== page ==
Print media reported McCain ad congratulating Obama, ignored McCain attacks on the same day

››› ››› LAUREN AUERBACH

Articles in several print media outlets reported on an ad by Sen. John McCain congratulating Sen. Barack Obama on accepting the Democratic presidential nomination. But none of these articles pointed out that, notwithstanding the ad's suggestion that McCain was taking the day off from attacking Obama, the McCain campaign ran attack ads the night of Obama's speech and issued a web video and accompanying press release criticizing Obama earlier in the day.

Articles in several media outlets, including The Washington Post, The New York Times, the Los Angeles Times, USA Today, The Washington Times, and Reuters, reported on an ad by Sen. John McCain in which McCain congratulates Sen. Barack Obama -- who accepted the Democratic presidential nomination on the 45th anniversary of the Rev. Martin Luther King Jr.'s "I Have a Dream" speech -- that states: "Too often the achievements of our opponents go unnoticed. So I wanted to stop and say, 'Congratulations.' How perfect that your nomination would come on this historic day. Tomorrow we'll be back at it, but tonight, senator, job well done." But none of these articles pointed out that, notwithstanding the ad's suggestion that McCain was taking the day off from attacking Obama, the McCain campaign ran attack ads the night of Obama's speech and issued a web video and accompanying press release criticizing Obama earlier in the day. Nor did these articles note that McCain campaign spokesman Tucker Bounds issued a statement that evening criticizing Obama's acceptance speech.

A McCain ad asserting Obama is "ready to raise your taxes, but not ready to lead," ran on Washington, D.C., TV station WRC prior to the station's coverage of Obama's speech. The same ad also ran that evening on TV stations in Cleveland, Detroit, Kansas City, and Pittsburgh.

Moreover, following the conclusion of Obama's acceptance speech, McCain spokesman Tucker Bounds issued a statement criticizing the speech:

Tonight, Americans witnessed a misleading speech that was so fundamentally at odds with the meager record of Barack Obama. When the temple comes down, the fireworks end, and the words are over, the facts remain: Senator Obama still has no record of bipartisanship, still opposes offshore drilling, still voted to raise taxes on those making just $42,000 per year, and still voted against funds for American troops in harm's way. The fact remains: Barack Obama is still not ready to be President.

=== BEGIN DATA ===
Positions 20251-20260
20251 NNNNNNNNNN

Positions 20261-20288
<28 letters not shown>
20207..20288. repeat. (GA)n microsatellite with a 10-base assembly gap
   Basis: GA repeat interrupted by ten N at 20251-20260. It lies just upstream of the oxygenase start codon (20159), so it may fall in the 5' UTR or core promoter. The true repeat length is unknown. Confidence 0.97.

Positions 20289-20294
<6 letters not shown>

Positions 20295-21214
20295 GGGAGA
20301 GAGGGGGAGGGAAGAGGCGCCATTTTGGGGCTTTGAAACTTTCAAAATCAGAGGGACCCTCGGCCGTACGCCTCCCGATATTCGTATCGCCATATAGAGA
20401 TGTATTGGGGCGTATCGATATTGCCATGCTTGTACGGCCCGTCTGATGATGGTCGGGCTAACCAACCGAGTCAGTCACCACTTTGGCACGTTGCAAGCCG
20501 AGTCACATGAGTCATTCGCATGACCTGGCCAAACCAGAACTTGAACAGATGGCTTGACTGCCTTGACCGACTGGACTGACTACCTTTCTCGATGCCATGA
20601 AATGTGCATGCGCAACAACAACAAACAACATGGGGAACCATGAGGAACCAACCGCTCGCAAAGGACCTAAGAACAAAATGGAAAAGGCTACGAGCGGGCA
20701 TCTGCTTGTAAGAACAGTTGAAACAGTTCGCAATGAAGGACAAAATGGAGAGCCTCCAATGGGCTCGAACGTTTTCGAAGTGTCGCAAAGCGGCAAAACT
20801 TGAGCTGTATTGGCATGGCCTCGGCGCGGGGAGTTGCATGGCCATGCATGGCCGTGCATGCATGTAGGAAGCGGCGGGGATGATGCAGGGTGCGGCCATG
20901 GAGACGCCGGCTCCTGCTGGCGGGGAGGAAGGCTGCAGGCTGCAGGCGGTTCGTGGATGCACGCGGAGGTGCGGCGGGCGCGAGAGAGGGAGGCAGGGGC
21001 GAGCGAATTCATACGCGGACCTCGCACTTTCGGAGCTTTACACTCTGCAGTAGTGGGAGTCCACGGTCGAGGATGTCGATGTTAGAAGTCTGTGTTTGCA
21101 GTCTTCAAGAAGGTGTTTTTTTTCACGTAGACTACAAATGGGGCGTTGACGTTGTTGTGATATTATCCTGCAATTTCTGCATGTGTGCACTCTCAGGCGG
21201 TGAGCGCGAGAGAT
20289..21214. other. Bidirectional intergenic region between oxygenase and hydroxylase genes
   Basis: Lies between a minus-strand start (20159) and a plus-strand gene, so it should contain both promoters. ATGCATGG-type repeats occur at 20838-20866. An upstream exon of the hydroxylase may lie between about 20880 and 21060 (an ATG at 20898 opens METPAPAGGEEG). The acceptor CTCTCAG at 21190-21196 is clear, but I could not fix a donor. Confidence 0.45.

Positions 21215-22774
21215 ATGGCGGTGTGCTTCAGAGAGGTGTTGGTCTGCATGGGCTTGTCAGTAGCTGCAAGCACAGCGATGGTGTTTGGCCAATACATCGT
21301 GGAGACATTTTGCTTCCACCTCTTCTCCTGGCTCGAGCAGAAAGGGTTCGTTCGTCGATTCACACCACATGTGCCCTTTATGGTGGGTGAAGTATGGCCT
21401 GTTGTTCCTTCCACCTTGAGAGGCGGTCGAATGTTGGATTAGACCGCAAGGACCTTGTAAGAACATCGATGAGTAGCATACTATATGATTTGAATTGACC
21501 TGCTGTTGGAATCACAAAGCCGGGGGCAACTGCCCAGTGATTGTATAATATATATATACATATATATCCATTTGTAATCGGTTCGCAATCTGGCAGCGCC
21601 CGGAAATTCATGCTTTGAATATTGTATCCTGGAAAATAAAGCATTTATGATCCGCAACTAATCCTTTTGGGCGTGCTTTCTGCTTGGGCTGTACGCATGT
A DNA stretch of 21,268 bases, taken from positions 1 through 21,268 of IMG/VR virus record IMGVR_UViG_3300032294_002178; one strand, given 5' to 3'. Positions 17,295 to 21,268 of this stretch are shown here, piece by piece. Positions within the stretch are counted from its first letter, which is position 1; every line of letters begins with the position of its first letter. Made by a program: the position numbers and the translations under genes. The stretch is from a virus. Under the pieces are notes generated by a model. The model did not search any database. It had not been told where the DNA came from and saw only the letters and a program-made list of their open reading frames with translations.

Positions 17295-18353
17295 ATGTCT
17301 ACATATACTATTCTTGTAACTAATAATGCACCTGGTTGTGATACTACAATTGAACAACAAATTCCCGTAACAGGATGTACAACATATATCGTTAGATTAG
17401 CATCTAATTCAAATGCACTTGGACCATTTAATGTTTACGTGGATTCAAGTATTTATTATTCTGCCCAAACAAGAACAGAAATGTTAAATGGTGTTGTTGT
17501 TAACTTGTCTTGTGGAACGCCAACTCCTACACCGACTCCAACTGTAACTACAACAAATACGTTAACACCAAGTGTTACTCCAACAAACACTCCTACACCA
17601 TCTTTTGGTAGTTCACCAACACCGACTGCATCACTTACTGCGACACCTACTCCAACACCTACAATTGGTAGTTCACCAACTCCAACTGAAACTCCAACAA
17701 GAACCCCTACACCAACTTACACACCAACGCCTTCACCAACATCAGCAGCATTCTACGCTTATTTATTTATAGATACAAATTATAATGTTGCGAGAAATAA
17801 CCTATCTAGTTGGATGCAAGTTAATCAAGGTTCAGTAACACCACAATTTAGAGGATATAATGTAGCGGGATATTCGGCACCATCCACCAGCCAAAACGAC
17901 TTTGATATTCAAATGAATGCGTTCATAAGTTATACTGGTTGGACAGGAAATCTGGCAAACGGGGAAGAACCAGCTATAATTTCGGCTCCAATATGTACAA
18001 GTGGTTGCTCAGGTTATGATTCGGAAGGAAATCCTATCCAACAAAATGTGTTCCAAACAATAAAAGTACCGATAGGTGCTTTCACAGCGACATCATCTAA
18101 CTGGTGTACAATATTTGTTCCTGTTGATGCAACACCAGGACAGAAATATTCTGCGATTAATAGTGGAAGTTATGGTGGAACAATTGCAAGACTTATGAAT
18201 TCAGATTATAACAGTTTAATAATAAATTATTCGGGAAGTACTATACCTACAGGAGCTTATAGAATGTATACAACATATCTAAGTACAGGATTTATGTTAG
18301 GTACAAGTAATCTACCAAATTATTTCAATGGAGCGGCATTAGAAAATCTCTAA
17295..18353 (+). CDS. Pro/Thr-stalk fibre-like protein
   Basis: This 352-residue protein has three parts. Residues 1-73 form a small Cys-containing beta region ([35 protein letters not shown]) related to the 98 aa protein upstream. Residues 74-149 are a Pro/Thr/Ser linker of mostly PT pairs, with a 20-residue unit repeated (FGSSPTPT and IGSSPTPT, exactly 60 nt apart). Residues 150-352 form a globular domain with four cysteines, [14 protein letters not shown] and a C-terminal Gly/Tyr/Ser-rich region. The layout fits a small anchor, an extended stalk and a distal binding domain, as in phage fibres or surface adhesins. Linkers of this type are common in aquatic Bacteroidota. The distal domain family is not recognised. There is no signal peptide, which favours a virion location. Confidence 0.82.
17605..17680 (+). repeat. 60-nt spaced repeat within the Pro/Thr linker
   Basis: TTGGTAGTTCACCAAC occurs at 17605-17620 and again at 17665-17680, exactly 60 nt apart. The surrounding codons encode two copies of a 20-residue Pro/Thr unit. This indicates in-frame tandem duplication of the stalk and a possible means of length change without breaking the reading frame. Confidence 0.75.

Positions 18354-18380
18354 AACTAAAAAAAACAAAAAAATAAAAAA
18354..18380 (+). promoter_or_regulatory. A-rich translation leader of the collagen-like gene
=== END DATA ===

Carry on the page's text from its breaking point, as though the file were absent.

The statement was followed by a section listing Obama's "Top Misleading Claims."

By contrast, separate articles in The New York Times and The Washington Post, as well as a Bloomberg article, reported on McCain's ad, but also noted criticism of Obama's speech by the McCain campaign. The New York Times' Adam Nagourney and Jeff Zeleny reported that "the softer tone did not last; Mr. Obama was still on stage, watching the fireworks, when Mr. McCain's campaign issued a statement attacking him."

Media Matters for America previously noted that on August 28, Meet the Press host Tom Brokaw aired the McCain ad congratulating Obama and called it a "pretty smart ad" without noting the McCain campaign's attacks on Obama that day.

From Washington, D.C., NBC affiliate WRC's broadcast of NBC's August 28 coverage of the Democratic National Convention:

ANNOUNCER: Celebrities don't have to worry about family budgets. But we sure do. We're paying more for food and gas, making it harder to save for college, retirement. Obama's solution? Higher taxes, called a "recipe for economic disaster." He's ready to raise your taxes, but not ready to lead.

McCAIN: I'm John McCain, and I approve this message.

ANNOUNCER: The Redskins Report, returning September 6 on NBC 4.

BRIAN WILLIAMS (NBC Nightly News anchor): We're back here in Denver. We mentioned this is the 45th anniversary of Dr. King's speech. In the crowd tonight, a member of Congress who, as a civil rights worker in the struggle, was beaten to within an inch of his life. He, these days, is U.S. Congressman John Lewis. Our own Savannah Guthrie is with him in this crowd. Savannah?

Posted In
Elections
Network/Outlet
The Washington Post, The New York Times, Los Angeles Times, Reuters
Stories/Interests
Barack Obama, John McCain, 2008 Elections
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